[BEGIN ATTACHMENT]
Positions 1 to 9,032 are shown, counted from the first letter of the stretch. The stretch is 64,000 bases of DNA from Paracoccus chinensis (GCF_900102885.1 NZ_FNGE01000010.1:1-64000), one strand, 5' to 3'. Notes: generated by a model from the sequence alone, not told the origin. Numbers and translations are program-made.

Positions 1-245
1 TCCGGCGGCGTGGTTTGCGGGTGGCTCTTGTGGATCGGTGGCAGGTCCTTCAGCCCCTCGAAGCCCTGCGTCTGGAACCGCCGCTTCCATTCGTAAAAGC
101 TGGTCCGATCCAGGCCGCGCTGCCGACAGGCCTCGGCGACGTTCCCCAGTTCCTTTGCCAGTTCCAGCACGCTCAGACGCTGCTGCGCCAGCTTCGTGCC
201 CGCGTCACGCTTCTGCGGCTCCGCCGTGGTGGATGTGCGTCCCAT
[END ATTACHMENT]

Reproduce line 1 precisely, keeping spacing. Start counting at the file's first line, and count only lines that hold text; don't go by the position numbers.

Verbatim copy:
Positions 1 to 9,032 are shown, counted from the first letter of the stretch. The stretch is 64,000 bases of DNA from Paracoccus chinensis (GCF_900102885.1 NZ_FNGE01000010.1:1-64000), one strand, 5' to 3'. Notes: generated by a model from the sequence alone, not told the origin. Numbers and translations are program-made.